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Replying to Wilson Philips:
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By whitevanman
05th Oct 2019 22:21

Agreed.

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By unearned luck
05th Oct 2019 15:29

To restate whitevanman's goodwill point, a restaurant is a 'trade related property'. This means that when a capital or rental valuation is made of a property built as or adapted to be a restaurant the profit that should be made by 'a reasonably efficient operator' is taken into account. So, for people who do not appreciate this point, the amount of goodwill that exists for most restaurants is a lot less than they think.

Among the data missing from the question is what the business consists of. Does it include a freehold or long leasehold interest in the premises.

Google this: capital-and-rental-valuation-of-public-houses-bars-restaurants-and-nightclubs-in-england-and-wales-1st-edition-rics.pdf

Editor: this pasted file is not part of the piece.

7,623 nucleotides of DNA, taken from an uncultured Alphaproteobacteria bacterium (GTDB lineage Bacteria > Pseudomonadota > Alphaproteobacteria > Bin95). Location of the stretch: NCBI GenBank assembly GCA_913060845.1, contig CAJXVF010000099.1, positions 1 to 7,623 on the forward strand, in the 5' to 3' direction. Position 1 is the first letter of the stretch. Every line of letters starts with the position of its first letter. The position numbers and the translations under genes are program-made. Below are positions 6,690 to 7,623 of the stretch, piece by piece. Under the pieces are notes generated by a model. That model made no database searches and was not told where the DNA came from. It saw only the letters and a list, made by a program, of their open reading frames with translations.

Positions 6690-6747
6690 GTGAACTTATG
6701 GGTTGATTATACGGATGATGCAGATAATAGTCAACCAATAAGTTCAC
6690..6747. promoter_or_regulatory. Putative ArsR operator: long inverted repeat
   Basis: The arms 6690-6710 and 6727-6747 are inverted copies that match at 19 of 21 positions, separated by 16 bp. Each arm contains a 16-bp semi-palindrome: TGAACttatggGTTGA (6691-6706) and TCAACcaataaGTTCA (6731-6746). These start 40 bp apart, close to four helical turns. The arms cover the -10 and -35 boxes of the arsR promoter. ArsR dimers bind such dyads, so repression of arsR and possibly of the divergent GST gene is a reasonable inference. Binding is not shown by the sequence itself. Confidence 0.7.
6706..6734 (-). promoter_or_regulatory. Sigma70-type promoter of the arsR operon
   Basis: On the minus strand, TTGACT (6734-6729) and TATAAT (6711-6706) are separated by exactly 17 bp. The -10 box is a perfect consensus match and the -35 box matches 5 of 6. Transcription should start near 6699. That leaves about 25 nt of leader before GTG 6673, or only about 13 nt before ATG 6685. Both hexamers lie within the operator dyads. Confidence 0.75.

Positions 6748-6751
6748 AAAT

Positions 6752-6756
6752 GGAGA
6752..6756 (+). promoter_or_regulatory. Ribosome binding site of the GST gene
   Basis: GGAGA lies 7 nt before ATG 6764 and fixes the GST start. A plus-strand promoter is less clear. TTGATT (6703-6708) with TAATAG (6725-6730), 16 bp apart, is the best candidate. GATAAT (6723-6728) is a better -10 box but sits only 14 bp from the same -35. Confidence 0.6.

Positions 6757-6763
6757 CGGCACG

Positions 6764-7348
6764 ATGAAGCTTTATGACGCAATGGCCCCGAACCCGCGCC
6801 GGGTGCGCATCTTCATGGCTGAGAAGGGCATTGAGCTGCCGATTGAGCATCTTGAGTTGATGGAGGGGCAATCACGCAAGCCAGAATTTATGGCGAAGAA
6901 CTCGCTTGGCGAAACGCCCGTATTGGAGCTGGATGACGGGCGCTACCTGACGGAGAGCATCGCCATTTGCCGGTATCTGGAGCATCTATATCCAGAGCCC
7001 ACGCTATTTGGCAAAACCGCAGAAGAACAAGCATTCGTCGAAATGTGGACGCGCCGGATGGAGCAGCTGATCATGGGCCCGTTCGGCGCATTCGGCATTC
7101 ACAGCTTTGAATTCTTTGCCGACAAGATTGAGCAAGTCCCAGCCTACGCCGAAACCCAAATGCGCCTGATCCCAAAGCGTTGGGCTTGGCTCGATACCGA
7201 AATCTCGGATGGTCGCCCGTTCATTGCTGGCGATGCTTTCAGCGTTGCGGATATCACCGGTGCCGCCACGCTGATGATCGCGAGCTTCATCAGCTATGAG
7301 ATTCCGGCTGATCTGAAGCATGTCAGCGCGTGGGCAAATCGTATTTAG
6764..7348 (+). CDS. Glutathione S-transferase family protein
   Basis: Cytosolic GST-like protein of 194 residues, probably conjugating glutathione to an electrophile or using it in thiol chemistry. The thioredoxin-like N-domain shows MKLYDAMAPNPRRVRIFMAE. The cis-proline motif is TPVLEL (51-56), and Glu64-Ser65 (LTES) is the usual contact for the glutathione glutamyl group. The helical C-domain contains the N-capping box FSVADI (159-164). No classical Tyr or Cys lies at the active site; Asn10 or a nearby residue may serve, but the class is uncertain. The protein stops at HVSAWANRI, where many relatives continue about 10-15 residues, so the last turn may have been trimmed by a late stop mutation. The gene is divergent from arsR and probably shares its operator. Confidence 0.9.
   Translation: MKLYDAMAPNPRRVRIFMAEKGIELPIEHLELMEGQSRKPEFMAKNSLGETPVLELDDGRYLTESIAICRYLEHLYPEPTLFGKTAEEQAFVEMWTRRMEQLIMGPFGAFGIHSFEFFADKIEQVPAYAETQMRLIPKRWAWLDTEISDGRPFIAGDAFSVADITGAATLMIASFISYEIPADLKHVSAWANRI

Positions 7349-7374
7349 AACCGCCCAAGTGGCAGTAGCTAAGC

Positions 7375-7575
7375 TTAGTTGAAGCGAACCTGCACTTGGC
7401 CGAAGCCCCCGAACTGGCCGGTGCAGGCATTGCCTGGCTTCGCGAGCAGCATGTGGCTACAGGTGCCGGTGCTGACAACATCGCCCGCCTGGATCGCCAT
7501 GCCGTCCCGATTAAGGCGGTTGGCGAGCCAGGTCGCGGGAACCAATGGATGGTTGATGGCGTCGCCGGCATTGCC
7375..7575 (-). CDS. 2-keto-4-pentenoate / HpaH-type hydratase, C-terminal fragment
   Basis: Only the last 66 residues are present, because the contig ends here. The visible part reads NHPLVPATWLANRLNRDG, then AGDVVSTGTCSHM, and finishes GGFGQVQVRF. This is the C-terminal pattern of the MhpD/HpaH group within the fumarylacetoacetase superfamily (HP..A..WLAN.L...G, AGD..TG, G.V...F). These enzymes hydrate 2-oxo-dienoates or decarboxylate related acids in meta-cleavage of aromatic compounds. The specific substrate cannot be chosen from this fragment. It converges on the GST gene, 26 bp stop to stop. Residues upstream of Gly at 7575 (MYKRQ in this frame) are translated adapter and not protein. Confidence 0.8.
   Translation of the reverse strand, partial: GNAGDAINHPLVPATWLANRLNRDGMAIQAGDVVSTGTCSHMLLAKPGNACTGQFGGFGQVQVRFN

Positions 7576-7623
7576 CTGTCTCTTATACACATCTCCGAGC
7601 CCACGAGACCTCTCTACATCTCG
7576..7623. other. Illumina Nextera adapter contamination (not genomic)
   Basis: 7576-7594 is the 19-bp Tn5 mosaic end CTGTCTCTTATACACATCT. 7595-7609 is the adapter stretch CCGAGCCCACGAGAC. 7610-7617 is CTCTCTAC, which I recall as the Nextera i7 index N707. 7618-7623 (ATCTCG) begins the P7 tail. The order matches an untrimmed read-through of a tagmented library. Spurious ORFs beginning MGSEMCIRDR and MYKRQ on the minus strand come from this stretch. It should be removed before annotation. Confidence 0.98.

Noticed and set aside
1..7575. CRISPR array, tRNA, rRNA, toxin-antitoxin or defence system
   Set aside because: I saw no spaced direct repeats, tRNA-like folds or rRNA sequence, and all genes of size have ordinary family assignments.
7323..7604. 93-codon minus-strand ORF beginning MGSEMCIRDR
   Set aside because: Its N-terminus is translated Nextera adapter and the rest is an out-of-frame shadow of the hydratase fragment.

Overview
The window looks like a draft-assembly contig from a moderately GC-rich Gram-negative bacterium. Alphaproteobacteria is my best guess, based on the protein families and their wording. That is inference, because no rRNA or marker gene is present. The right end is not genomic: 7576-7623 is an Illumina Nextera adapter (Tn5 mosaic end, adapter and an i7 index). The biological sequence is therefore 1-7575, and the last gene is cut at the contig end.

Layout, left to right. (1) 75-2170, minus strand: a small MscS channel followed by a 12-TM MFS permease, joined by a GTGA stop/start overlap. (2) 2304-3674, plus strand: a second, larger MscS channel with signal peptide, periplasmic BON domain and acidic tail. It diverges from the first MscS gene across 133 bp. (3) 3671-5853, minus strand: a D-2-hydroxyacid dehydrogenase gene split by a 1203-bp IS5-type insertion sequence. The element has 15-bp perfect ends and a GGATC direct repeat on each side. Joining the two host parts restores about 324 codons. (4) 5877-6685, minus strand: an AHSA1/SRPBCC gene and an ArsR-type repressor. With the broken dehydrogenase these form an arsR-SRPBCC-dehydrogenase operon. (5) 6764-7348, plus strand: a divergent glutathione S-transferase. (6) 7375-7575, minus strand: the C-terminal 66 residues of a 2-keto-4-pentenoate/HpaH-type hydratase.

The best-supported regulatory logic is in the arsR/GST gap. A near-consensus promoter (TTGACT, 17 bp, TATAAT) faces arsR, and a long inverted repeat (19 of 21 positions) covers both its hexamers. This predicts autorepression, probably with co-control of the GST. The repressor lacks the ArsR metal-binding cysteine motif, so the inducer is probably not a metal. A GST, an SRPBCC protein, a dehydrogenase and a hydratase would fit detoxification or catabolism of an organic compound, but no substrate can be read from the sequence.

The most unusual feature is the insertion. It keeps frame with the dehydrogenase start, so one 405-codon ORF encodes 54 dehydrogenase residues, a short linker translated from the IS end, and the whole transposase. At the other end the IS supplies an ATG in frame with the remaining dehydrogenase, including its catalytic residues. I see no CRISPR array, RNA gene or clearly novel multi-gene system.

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Replying to unearned luck:
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By whitevanman
05th Oct 2019 23:24

Not sure I wholly agree.
A restaurant will usually be conducted from a trade related property and if relevant, a valuation of that property will be made on a basis that may include consideration of maintainable turnover etc. Valuation is a complex matter and I would leave it to the professionals.